The State of the Nation: Adoption of productivity-linked wage system remains low

This article first appeared in The Edge Malaysia Weekly, on October 14, 2019 - October 20, 2019.
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THE Economic Outlook 2020 Report (EOR 2020) highlights that the adoption of the productivity-linked wage system (PLWS) remains low in the country. As at June 30, only 86,247 employers had implemented PLWS, benefiting 4.4 million employees, according to data from the Ministry of Human Resources.

Participation is still low, especially among small and medium enterprises, says EOR 2020. The slow acceptance of the PLWS can be attributed to a lack of awareness of the benefits of — and the available assistance provided by the government in — adopting the wage system, it adds.

Trade union resistance and the high implementation cost have contributed to the slow rate of adoption of the system, says the report.

It is noteworthy that the PLWS has been around in the country for more than a decade. In 1996, the government introduced the system and issued new guidelines on wage reforms to establish a closer link between wages and productivity. Several policies have been introduced to encourage the private sector to raise wages when productivity increases.

The PLWS has even been highlighted under various policy documents, including the Third Outline Perspective Plan, Third Industrial Master Plan, five-year development plans and the yearly budget announcements, according to the EOR 2020.

The PLWS comprises a fixed component — basic salary, annual salary increment and contractual bonus — and a variable component based on employees’ productivity.

By making wages more flexible and competitive, EOR 2020 argues that employees can look forward to higher bonuses and better incentives in good times. Meanwhile, in bad times, such a wage system would allow companies to better manage their cost and stay viable by adjusting wages swiftly without having to resort to taking extreme cost-cutting measures.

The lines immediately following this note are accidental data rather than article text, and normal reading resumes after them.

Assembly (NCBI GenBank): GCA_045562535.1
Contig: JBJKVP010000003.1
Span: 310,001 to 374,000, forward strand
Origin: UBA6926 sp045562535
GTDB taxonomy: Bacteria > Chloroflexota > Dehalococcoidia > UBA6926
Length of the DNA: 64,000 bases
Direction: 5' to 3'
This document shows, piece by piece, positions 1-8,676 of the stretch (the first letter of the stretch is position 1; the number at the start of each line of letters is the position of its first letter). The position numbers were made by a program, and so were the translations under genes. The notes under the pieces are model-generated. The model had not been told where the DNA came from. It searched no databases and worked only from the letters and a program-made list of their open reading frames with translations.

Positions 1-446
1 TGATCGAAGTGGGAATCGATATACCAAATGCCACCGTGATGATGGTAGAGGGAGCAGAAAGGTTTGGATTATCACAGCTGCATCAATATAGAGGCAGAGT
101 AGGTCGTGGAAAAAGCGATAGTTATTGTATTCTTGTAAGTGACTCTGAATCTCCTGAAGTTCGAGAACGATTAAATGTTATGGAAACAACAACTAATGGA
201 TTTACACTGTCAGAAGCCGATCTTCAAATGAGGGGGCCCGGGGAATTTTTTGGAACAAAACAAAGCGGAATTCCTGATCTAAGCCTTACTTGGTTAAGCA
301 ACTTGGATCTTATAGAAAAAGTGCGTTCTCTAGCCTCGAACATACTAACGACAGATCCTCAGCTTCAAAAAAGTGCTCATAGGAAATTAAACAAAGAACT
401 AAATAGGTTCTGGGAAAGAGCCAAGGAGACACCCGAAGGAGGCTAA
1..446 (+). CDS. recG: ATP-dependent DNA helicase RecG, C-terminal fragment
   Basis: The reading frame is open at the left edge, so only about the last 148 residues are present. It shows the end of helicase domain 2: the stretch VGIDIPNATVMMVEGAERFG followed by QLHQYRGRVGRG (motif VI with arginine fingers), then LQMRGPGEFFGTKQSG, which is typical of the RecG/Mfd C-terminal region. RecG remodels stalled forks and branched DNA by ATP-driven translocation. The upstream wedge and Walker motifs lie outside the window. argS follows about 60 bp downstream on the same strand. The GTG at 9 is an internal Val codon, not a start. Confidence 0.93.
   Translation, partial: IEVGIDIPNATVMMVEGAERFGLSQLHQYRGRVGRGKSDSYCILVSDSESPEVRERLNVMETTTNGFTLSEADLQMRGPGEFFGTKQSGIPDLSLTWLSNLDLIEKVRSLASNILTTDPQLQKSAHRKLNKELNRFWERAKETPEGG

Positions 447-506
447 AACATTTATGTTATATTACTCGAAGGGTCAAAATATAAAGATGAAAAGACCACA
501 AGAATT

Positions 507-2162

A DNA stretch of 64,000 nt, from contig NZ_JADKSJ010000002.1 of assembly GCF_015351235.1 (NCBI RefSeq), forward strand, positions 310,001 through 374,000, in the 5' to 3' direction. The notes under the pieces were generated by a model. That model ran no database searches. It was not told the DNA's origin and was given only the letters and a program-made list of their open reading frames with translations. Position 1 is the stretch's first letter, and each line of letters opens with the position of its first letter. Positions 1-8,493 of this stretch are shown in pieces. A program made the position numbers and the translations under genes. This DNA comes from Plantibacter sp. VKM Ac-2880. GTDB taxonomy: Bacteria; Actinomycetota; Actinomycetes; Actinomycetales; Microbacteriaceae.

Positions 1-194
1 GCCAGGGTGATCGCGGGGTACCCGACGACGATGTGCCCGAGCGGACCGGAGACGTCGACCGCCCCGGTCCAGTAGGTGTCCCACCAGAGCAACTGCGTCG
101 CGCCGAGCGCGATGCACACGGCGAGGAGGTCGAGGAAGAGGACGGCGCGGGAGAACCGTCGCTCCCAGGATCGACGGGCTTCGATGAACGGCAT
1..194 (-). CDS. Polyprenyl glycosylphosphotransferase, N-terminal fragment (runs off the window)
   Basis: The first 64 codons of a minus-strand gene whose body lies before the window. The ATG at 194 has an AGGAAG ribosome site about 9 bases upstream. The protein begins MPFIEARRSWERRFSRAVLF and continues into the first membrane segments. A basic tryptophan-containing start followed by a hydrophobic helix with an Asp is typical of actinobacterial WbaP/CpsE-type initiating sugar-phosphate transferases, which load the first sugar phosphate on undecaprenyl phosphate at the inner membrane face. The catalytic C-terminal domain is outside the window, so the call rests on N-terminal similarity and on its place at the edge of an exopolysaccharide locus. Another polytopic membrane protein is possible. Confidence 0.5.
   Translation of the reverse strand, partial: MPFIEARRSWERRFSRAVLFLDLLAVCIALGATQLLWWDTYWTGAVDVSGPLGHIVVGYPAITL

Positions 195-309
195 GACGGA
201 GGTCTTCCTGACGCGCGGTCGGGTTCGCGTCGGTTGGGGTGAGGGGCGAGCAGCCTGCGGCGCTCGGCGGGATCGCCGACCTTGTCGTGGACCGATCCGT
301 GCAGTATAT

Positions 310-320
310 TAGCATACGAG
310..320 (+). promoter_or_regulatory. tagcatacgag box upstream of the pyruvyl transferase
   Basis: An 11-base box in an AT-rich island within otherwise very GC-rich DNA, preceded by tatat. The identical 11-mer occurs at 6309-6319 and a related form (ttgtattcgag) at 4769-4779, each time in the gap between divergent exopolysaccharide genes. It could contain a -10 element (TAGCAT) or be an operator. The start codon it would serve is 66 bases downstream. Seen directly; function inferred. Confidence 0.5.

In a 2013 study, the Ministry of Human Resources says by implementing PLWS, workers were found to be more motivated and had higher job satisfaction. In turn, firms saw their profitability increase 10%, productivity by 15% and wages by 10%.

The ministry found that employees were more satisfied with their career prospects and working conditions, on top of having greater loyalty to the firm.

According to EOR 2020, the government will continue in its efforts to widen the implementation of PLWS to ensure that wages correlate with productivity levels and emphasise that collaboration between various parties is crucial for its smooth implementation.

The government also recognises that effective promotions and campaigns initiated by government agencies, with the help of industry players, to promote PLWS are needed.

On top of that, the report suggests that a comprehensive study on the implementation of PLWS be conducted to analyse deeper the adoption of the system across sectors, states, firm sizes and employment categories.

More importantly, what is needed is to strengthen synergies between the private sector and government agencies.

“Synergies between the private sector and government agencies should be strengthened to ensure industries reap the benefits from the implementation of PLWS, to enhance firms’ competitiveness and support the country’s aspiration in achieving the Shared Prosperity Vision 2030,” concludes the report.


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